• High Data Availability: With ELT, the data, once loaded, remains consistently accessible. This continuous availability is advantageous for utilizing a range of tools, regardless of whether they work with unstructured or structured data, broadening the scope for data exploration and analysis.

ELT democratizes data gathering processes, because the source can equally be anything. Just as the target (usually a data lake or large scale database) should be able to handle any type of data, the sources can be equally disparate. This is important for modern workloads, because modern use cases stream data from IoT sources, raw data, video, documents, files, and more. This is not to mention multi-cloud processes. Sometimes data integrations occur across organizations, across different cloud platforms, across regions. Flexibility is key to making these modern processes work. ETL processes simply cannot handle the volume, nor the variances involved. Certainly not in a real-time scenario.

Drawbacks of ELT

Vulnerability in Data Exposure

A primary drawback of ELT is that it can expose raw, unencrypted data during the initial loading phase. This stems from the process structure, where transformation occurs after loading the data into the target system. The implication is that the raw data can be accessible at any time before the transformation is completed. This vulnerability poses a significant risk to the security of data.

Potential for Compliance Violations

In the digital age, data often crosses international borders, making adherence to regional and global data protection regulations crucial. In many instances, encryption is not just a preferred practice—it's a mandated requirement. Given ELT's sequence, with transformation occurring after loading, there is a risk of exposing unencrypted data. This exposure could potentially result in compliance violations, creating another hurdle in the ELT process.

Reliability Concerns with Data Deletion

Attempting to rectify the aforementioned issues by deleting the raw data comes with its own set of problems. Data deletion processes, especially when dealing with large volumes of information, can be unreliable and prone to crashes. This could be particularly problematic when handling sensitive data, such as hospital records or financial details.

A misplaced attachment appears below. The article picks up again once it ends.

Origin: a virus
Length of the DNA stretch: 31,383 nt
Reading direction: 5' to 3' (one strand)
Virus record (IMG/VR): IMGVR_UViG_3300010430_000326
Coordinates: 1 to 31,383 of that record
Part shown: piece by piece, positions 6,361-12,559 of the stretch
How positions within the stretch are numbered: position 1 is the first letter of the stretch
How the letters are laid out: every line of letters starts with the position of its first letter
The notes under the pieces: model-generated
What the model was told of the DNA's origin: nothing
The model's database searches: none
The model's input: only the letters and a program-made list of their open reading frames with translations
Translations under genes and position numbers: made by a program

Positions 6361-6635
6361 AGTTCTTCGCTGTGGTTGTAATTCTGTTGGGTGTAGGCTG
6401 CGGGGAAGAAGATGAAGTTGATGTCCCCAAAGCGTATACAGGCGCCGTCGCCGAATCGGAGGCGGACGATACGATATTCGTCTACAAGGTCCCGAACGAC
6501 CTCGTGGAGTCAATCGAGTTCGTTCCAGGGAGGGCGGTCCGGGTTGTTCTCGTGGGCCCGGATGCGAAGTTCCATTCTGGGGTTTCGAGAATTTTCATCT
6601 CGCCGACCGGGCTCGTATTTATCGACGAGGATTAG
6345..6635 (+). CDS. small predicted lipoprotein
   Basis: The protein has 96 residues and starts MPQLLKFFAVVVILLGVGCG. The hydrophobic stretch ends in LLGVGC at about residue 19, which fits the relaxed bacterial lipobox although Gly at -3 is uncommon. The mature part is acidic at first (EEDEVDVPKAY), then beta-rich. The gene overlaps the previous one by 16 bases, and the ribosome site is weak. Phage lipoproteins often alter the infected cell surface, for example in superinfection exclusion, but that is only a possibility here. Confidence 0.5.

Insufficient Transaction Support

Many data warehouses lack robust transaction support, which is necessary for ensuring the successful execution of data deletion queries. Without this support, there is a risk of failed deletion, adding another layer of complexity and potential security risk to the ELT process.

Drawbacks of ETL

Handling of Big Data and Varied Data Sources

ETL processes were conceived in an era where data was not as voluminous as it is today. With the advent of big data, the ETL model can struggle to efficiently handle large data volumes. Similarly, the proliferation of disparate data types and sources – IoT devices, social media feeds, cloud platforms, and so forth – challenges the traditional ETL structure, which can be ill-suited to handle such diversity in real-time.

Infrastructure Limitations

ETL processes typically require a significant amount of processing power and memory to carry out transformations before loading the data. In scenarios where computational resources are limited, this can present a constraint. This is particularly evident in legacy systems or on-premise solutions where upgrading infrastructure might be cost-prohibitive.

Rigidity in Workflow